I belong to our local ginger telecommunications group, so take this:

    Australians don’t have the luxury of 2-man service providers. We nearly all buy our internet (either directly or from third-party retailers) from a very few large companies whose idea of prompt attention to fixing landline faults is making one day a week the day for your area, if the technician can fit you in with all the other faults that day. Wireless faults get a little less attention. Wireless is the third-world of this country. Satellite? That’s the fourth world. Charging for regional service isn’t that much different to that for the city, but at least in the city the service is delivered mostly in a timely way.

    Regional Australia, which is anything not within about 20km of capital cities, also relies on the landline network. We affectionately call it The Copper. Even satellite relies on the Copper for backhaul, so it’s all Copper really.
    Constant pressure on the monopolistic national Copper wholesaler to get ADSL delivered at a similar standard to that pertaining in the big smoke has allowed us to play catch-up with the big smoke, with a latency of about 10 years. Backhaul has been installed and the data flows quite nicely.
    So here we sit, able to actually stream vital you tube baby animal porn, and to run VoIP services that can deliver far better quality voice than the analog part of the Copper ever did over our flood and drought affected dirt roads… and now the patriarchy announces that there will be One Optic Fibre Network To Rule Us All, except that Us All means only places with a population density of more than 1000 suburban blocks.
    The Copper however will be made obsolete and those of us who don’t conurbate densely enough? We’ll get a head-patting reversion to fixed wireless nodes where the latency won’t be good enough for VoIP, but where the reduced bandwidth will at least still allow youtube streaming – provided not more than 5 percent of your near neighbours don’t want to use the network at the same time.

    That’s progress in a nutshell for us with rural tendencies the world over.
    Of course, in this democratic setup a person can get themselves linked up to the One Fibre Optic Network by shelling out a minimum of thousands of money, so it’s not unfair is it? Indeed, it’s unchanged from when my uncle wasn’t favoured with connection to the original One Copper Network when it was rolled out last century free to the big smoke, and forked out the equivalent of thousands of money today so he could have a conversation over the same line as Margaret Ottrey over the valley was telling her daughter about her hysterectomy on.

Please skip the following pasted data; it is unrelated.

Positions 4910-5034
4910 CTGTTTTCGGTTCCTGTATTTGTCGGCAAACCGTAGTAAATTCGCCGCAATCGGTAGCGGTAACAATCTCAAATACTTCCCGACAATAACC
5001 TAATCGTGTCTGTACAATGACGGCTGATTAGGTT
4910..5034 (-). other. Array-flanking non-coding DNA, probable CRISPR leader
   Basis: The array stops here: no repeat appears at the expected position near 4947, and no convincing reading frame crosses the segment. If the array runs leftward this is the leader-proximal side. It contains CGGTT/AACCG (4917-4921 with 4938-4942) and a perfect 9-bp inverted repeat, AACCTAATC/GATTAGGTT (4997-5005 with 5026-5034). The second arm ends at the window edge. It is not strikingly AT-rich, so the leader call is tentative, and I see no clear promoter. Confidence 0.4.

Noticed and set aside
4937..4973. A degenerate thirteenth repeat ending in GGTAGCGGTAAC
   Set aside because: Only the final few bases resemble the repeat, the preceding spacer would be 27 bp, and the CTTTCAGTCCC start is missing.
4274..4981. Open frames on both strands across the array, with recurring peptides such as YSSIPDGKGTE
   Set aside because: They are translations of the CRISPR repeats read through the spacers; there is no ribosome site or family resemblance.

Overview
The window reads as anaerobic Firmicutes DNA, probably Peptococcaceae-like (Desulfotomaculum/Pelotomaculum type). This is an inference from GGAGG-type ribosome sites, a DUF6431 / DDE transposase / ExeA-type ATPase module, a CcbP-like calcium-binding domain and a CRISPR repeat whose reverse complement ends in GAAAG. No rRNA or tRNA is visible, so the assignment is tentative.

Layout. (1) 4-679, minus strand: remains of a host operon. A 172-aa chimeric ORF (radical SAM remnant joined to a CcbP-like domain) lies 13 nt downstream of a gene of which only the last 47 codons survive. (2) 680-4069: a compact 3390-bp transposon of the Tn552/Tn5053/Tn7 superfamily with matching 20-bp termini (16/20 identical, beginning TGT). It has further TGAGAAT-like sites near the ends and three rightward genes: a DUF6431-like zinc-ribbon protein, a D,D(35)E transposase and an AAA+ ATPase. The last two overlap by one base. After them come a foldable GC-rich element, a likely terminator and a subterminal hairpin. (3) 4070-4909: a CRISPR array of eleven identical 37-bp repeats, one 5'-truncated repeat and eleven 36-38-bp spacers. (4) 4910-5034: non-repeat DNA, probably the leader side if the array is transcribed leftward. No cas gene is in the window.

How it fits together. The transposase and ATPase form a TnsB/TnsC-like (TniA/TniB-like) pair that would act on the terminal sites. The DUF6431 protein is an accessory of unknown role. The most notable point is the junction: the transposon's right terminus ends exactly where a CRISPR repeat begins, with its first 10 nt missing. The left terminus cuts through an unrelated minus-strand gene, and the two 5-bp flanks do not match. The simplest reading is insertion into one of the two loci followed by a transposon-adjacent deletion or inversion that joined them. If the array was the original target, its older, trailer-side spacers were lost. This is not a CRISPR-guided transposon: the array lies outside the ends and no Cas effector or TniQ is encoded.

Fortunately, I see no change in the latency of development between the big smoke and the regions, so I’m betting the Copper will still be servicing our dirt road for at least another 10 years. And by that time, internetian access will have become a privilege only due to rich men… everyone else will have been censored into complete isolated muteness.
    Except when there’s a referendum on which singer bakes the best startup company.
    So, not much will change, ay?

  26. schatze

    One thing I’ll say in defense of land lines is that for Katrina, while cell towers toppled, we never lost phone service on the land line. You need an old, basic phone that doesn’t require electrical power since the electricity goes, but phone service was there.

  27. Kate

    Thanks for the real. I am always suspicious about accounts of rural life. I recently read an article where the back-to-nature-from-the-city people were talking about how much less stress there was in the country and I had to laugh. Cooking is the most stressful activity I can imagine and I’m pretty sure you can’t dial up breakfast lunch and dinner rurally so that stress-buster wouldn’t work well for me. I know I’m not the only one with doubts about the sweet country life.
    So I semi-apologize for laughing at your travails and thank you for recording them.

    PS In the interest of not being judged too harshly I confront many things calmly on a daily basis – men on wet who’ve cut themselves with their machetes, trauma victims, violent assaulters/ees. No problem. But ask me to make dinner and I begin to sweat.

  28. Tomecat

    Having semi-recently relocated to a more rural location than that to which I am accustomed, I can attest to the veracity of the “copper lines being phased out” premise. We here, in western NY, have few options for connection to the larger world.
    Despite being less than 1/4 mile from the closest cable internet service, we are denied access. Having requested surveys repeatedly over the past few years, the response has always been that there are not enough households per: acre, mile, (?), to justify bringing service to us. Soooo, we live on with a very crackly land line, upon which I can often hear complete conversations from other yokels. It’s like a modern day party line, but without the transparency or cost savings. When we call to alert the Verizon people, they always ask if we’d like to upgrade to X, Y, or Z. Being obliging, I always say yes. Unfortunately, upon further investigation, those services are not available in our area. Same goes for our slightly-better-than-dial-up satellite internet service. “Why not upgrade to our new and improved EXCEDE service?” “OK” says I. Same ole, same ole–that’s not available. Of course, we don’t get a discounted price for crappy service because what else are we gonna do?